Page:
The Multiple Identities of the Middle East
http://anthonyeliohyeah.com/anthonys-5-essential-science-facts/ There are few subjects that are so absorbing as names and identity, and these are basic tools for the historian though they are complex and controversial. Now in his 84th year, the eminent scholar Bernard Lewis has spent his life dealing with history, religion, culture, language and terminology, in a region where all these are as fraught as anywhere. He has published more than 30 books, has received many academic honors and has held posts at numerous universities, though his two long professorial stints were 25 years at the University of London and another 12 years at Princeton University.
The writer has divided up the book into nine main parts: definitions, religion, race and language, country, nation, the state, symbols, aliens and infidels, and aspirations. Bernard Lewis has stated in his introduction that the title is borrowed from the language of psychology and his aim in doing this is to convey the constant change and evolution of identity in the Middle East. He also gives another example of multiple identities in the Western world. Since the foundation of the UK, people have had at least three identities: by nationality, as a British subject, later as a UK citizen, and as a member of one or more of the four components of that nationality, the English, Scots, Welsh, and Irish; and by religion. However, any of the other cases of multiple identities is not as complex as the Middle East case.
Within every society there are multiple identities, each with variations and with sometimes conflicting subdivisions. These identities may be social and economic- by status, class, occupation, and profession. Generation and gender provide two major demarcations of identity. In the Middle East as elsewhere, historical and literary records show that it was not by social or economic , nor yet by generational and gender differences, that people saw the basic definition of their own identity, the dividing line between self and other. The primary identities are those acquired at birth. These are of three kinds. The first is by blood, which is in ascending order, the family, the clan, the tribe, developing into the ethnic nation. The second is by place. This may mean the village or neighborhood, province or city, developing in modern times into the country. The third is the religious community, which may be subdivided into sects. The second broad category of identity is that of allegiance to a ruler. This identity is normally acquired by birth. It may be changed by annexation, by transfer of power, or by migration. In most of the world, and for the history of the Middle East, these two identities — the involuntary identity of birth and the compulsory identity of the state — were the only ones that existed. In modern times, under the influence of the West, a new kind is evolving between the two, the freely chosen cohesion and loyalty of voluntary associations, combining to form what is nowadays known as the civil society. He says that only three countries in the region (Turkey, Arabia and Iran) conform to what he calls the European convergence of nation, country and language. But to call this European is misleading. Such a convergence may be the Platonic ideal of modern nationalism, but in reality Portugal is unique in Europe as a country whose boundaries haven’t changed for several centuries, whose population is completely uniform in religion and whose political territory exactly coincides with language.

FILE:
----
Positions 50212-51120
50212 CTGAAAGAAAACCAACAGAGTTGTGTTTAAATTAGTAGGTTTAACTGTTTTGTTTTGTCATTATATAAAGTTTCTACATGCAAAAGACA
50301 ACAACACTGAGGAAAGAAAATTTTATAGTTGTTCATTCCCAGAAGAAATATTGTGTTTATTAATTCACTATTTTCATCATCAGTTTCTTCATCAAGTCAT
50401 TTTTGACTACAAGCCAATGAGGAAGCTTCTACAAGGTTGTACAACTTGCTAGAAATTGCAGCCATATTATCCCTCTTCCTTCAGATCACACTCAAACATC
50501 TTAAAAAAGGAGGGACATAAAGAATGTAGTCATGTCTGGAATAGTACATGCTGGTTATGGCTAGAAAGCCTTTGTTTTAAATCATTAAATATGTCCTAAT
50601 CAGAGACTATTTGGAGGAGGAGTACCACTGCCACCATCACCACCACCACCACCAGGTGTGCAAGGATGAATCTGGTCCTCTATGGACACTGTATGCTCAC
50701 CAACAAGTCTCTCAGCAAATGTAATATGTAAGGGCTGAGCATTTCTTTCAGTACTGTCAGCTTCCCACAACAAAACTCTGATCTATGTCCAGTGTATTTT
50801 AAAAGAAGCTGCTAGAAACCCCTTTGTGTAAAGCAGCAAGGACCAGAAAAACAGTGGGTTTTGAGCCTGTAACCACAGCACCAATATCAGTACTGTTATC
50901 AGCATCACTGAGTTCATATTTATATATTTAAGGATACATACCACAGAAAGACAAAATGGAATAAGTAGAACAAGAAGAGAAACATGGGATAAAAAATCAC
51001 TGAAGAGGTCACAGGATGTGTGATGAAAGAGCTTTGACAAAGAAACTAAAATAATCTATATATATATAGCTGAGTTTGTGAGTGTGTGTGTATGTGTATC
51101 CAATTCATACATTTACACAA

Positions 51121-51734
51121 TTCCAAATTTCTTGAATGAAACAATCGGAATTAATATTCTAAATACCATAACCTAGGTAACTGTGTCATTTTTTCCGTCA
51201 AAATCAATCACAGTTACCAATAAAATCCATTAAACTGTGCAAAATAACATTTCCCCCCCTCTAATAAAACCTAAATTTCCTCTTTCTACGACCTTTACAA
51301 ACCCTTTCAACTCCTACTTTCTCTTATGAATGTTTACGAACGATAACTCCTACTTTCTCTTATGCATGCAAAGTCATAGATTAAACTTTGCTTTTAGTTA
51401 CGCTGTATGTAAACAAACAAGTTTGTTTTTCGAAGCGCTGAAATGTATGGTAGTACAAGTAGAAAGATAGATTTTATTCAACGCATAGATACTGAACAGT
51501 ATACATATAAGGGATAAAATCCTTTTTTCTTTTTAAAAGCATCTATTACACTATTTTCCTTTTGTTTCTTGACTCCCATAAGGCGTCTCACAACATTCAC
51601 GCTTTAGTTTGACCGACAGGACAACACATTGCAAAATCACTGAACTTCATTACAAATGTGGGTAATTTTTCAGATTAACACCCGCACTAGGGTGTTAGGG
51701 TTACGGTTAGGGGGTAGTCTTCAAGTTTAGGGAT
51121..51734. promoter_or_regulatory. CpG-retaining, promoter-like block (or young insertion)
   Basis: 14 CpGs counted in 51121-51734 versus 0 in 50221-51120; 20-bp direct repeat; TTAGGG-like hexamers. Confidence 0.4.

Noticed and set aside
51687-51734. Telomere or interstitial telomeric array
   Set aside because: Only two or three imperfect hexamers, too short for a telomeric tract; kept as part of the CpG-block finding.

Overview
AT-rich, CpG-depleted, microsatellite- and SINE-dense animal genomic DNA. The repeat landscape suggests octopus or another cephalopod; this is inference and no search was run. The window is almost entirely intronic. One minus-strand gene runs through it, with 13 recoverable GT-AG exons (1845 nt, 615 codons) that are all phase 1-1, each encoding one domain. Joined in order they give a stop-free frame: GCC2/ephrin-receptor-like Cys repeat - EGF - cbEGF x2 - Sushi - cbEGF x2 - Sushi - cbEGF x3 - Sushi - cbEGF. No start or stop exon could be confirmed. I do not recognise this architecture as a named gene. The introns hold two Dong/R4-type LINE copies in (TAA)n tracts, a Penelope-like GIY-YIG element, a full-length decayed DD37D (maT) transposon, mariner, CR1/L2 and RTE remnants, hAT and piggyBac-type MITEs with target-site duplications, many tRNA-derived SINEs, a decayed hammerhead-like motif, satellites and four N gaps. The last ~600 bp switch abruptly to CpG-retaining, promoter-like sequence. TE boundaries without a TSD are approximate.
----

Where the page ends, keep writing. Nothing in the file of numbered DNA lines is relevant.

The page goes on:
The world today has been shaped by Europe, or the West, whether the world likes it or not. As Lewis says, the scientific study of the history, religions and languages of his chosen region was in the first place entirely the work of European and then American scholars. The very fact that ”this parochial term,” the Middle East, has come to be used around the world is, as he points out, striking testimony to the way that European influence persists after the age of imperial rule. He is also correct in saying that two ideas, both of European origin, dominated political thought and action in the Middle East for most of the 20th century, socialism and nationalism, and that ”by now both have been outdated, the one by its failure, the other by its success.” He has stated that nationalism has succeeded needs to be qualified. The colonial yoke was thrown off more because the colonial powers got bored and went home than because of indigenous efforts at insurrection, and Arab nationalism is factitious almost by definition. Then again, the most remarkable and extreme case of nationalism in the region has been Jewish nationalism, or Zionism. This is a movement purely European in origin, and a fascinating example of ”invented tradition,” not to say of the misunderstood identity. Maybe Bernard Lewis, so learned in examining the confused and misleading identities of Islam and Arabism, could turn more of his attention to that extraordinary phenomenon. As a whole, the book was successful in examining the definitions and giving sufficient information on the subject. As his other books, The Multiple Identities in the Middle East has taken its place among the prominent studies of the Middle East.
As a conclusion, it can be said that Lewis traces the rapid evolution of the identities of the Middle Eastern peoples, by examining religion, race and language, country, nation and state from the collapse of the Ottoman Empire in 1918 to today’s clash of old and new allegiances. He shows in his book how imported Western ideas such as liberalism, fascism, socialism, patriotism and nationalism transformed Middle Easterns’ notions of community and their aspirations.